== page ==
I'm going to talk about Livan Hernandez, official pitcher of Distinguished Senators, and happily enough I get to start by pointing out something foolish Will Carroll wrote. Carroll's column at Baseball Prospectus today (requires subscription, which means that bastard Dayn Perry gets some of your money) contains a list of pitchers whose strikeouts per 9 innings have declined from 2002-2004, which Carroll points out is a warning sign of imminent collapse (that's two Replacements quotations so far, BTW). Livan is on this list, which is kind of strange considering his actual K/9. Observe:
We have established repeatedly that Carroll lives in, or at least writes about, a world similar to this one, but with many important differences. Pete Rose manages the Las Vegas Expos in Carroll's otherworld, for instance. It seems strange, though, that Carroll's reference to Livan is accompanied by a link directly to his BP-approved stats, whence I got the above numbers. Usually the sane have to do a little thinking to penetrate Carroll's fantastical claims, but it was too easy this time. Mocking the winner of the Inaugural Will Carroll Memorial Nostradumbass Award is not the point of this post, though. Rather, it is a paean to the portly radness of Livan.
Livan Hernandez was the best starter in the National League East in 2003. 233.3 innings, 3.20 ERA, 155 ERA+, 55.6 VORP (more on that later). No one noticed, of course, but it was a remarkable, even miraculous season. Livan's 2002 was Loaia-quality; 216 IP, 4.38 ERA, 87 ERA+, and 2001 was worse than that. What happened? Apparently, Expos (and now Nationals) pitching coach Randy St. Claire worked with Livan on dropping his arm angle, and Hernandez' K/9 jumped from 4.7 to 5.8.
It wasn't a fluke. Livan's 2004 may have been even better than his 2003; he was not quite as effective but even more durable. He once again led the league with 255 innings 9 complete games, along with a 3.60 ERA and 115 ERA+. The only better pitcher in the division was Florida's Carl Pavano, and he left for greener pastures in the offseason. So will we have the best pitcher in this very competitive division in 2005? It's possible.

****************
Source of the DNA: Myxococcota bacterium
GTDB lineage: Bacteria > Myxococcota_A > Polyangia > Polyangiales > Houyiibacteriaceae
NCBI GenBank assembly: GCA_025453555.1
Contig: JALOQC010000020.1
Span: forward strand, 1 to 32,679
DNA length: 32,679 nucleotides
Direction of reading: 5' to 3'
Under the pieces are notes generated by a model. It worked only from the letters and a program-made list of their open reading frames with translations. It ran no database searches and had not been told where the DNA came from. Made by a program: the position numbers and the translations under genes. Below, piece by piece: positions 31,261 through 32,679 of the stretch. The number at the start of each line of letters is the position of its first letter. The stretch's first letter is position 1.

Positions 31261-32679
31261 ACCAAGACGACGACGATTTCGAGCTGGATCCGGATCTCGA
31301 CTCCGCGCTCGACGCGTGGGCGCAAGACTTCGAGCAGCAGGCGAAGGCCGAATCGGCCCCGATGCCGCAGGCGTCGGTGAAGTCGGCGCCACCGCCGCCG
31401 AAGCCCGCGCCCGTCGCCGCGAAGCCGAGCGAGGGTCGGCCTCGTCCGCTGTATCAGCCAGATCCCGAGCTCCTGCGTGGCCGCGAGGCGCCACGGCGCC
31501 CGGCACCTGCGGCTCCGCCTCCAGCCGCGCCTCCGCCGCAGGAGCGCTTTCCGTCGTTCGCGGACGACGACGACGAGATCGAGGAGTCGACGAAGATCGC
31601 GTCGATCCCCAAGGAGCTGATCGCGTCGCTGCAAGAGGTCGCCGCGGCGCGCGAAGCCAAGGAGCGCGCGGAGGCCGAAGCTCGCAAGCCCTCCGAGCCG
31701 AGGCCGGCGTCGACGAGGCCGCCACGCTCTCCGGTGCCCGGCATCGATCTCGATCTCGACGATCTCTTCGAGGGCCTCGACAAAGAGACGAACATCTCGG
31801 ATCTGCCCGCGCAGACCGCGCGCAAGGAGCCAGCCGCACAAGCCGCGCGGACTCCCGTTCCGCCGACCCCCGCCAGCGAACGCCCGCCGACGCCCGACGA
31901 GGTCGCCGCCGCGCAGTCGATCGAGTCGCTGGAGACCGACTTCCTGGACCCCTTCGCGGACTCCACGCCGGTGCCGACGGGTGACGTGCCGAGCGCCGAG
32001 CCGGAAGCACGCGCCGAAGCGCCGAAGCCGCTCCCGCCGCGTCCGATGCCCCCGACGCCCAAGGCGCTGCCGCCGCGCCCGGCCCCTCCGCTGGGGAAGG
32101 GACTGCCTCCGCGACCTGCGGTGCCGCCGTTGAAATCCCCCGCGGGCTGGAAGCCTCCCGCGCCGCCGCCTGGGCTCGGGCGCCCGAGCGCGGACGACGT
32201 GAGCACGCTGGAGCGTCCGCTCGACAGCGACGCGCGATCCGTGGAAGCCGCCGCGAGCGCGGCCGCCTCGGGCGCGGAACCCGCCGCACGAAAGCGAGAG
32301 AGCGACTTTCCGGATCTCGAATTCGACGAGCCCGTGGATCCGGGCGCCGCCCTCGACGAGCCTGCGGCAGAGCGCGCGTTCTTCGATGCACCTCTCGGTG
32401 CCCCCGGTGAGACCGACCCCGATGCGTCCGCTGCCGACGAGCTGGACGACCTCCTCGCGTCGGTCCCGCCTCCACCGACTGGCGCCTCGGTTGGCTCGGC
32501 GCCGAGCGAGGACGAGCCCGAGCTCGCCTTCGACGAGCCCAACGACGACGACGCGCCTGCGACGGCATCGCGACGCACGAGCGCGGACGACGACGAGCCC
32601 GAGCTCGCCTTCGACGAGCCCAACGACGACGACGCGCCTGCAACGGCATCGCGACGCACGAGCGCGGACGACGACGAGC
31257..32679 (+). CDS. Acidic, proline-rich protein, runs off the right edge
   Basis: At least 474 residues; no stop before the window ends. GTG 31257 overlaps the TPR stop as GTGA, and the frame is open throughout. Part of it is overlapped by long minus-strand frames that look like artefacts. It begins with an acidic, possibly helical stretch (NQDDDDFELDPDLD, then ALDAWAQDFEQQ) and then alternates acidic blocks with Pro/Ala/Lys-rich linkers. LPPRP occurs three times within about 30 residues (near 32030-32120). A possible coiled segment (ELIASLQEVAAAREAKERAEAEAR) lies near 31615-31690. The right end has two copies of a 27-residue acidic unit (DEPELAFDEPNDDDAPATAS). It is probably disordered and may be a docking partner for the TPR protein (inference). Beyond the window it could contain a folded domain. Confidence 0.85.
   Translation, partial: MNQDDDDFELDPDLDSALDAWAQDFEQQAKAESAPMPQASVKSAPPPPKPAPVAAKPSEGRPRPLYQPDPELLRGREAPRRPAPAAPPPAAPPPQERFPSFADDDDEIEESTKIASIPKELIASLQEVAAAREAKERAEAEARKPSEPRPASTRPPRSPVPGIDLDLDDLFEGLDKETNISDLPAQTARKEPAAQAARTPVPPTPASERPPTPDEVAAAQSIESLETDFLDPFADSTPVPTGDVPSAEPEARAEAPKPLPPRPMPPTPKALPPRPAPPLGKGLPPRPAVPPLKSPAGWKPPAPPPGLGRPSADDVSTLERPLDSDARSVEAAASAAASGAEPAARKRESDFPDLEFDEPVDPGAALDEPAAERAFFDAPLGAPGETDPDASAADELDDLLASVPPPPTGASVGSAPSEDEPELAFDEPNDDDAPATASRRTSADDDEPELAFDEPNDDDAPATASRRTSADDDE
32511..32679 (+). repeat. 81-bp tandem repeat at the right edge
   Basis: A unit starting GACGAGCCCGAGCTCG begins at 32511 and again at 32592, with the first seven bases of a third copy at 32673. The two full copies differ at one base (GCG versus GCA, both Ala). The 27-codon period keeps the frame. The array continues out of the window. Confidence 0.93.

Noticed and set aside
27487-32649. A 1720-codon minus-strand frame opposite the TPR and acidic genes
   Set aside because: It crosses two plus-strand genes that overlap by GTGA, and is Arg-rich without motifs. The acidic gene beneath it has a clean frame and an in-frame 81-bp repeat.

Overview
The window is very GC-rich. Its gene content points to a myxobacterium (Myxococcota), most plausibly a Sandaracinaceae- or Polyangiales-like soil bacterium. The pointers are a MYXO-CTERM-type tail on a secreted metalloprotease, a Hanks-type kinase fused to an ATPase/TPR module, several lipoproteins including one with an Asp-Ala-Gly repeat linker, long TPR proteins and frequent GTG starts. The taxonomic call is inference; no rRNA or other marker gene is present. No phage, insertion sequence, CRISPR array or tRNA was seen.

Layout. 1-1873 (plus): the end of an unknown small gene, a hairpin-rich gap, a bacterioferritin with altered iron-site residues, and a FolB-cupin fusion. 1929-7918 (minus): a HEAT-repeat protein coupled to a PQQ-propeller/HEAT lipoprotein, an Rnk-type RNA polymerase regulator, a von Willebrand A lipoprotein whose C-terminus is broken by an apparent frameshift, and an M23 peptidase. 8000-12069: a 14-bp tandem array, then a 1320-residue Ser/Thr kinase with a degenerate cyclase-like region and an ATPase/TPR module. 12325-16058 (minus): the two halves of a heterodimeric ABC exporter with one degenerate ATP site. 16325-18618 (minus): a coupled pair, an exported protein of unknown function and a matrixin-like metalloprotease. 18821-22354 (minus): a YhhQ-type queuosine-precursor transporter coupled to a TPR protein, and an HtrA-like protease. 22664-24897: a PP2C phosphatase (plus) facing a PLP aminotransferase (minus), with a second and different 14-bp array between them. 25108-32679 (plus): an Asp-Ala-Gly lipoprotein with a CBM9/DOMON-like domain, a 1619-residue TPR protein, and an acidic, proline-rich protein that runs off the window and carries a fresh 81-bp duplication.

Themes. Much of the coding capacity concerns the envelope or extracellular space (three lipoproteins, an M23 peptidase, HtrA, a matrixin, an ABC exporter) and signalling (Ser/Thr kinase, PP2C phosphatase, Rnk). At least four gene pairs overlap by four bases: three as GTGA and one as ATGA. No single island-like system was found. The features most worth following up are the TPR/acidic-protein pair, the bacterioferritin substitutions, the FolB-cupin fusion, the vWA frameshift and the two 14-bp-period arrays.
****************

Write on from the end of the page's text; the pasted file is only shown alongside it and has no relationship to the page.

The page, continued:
It would seem to come to three guys, although someone could always surprise us and have the season of his life. Besides Livan, there's Tim Hudson, recently acquired by the Braves in a trade with Oakland, and Mets free agent signee Pedro Martinez. I'm about to say something all controversial here, so buckle up: Livan Hernandez was better than either one of these jockjaws last year. The problem with evaluating someone of Hernandez' talents is that most mainstream pitching statistics that aren't stupid are rate stats rather than counting stats. It's easier with batters; you have rate stats like batting average, OBP, and slugging percentage along with counting stats such as homers, RBI, hits, etc. Pitchers have ERA and its smart-ass kid brother ERA+, but the main counting stats for hurlers are wins and losses, which are misleading and evil and I refuse to use them. Walter Johnson, for instance, lost 26 1-0 games in his career. Those losses certainly had nothing to do with him, but he was penalized for playing on a long string of crappy team. Who was better last year, 16-14 Randy Johnson or 16-9 Jeff Suppan? There you go.
A large part of Livan's value comes from his durability. His 115 2004 ERA+ isn't impressive next to Tim Hudson's 133 or Pedro's 125, but the extra innings (255 vs. 188 and 217, respectively) make him more valuable. In situations like these, I like to use Baseball Prospectus' VORP, Value Over Replacement Player. It's a counting stat without the statistical noise of wins and losses. Livan's 2004 VORP was 58.3, against Hudson's 48.6 and Martinez' 51.2. Based on last year's performance, Livan wins. That's not much to base anything on, though, so let's look a little closer (but quickly - this is already too long).
- Hudson is headed in the wrong direction. His strikeout rate was a career-low 4.5 per 9 last year, his ERA+ the worst since 2001, and he threw the fewest innings he's pitched since his rookie year. He's only 29, though, and he's about to be enfolded in the loving embrace of Braves pitching coach/demigod Leo Mazzone, so don't count him out.
- Pedro also had on off year in '04. His ERA shot up over 1.5 points from 2003 to 3.90, the worst of his career. Pedro's ERA+ went from a superb 212 to 125 (for comparison's sake, 212 is better than any ERA+ Sandy Koufax ever had). On the other hand, he threw as many innings as he had in five years. It's a safe bet that his ERA and his innings pitched will both go down in '05.
- Livan kept his Ks up last year, but his walk rate went from a career low in 2003 back up to his liftetime average, more or less. Of these three pitchers, he's the most likely to replicate his 2004 performance, unless all those innings finally catch up with him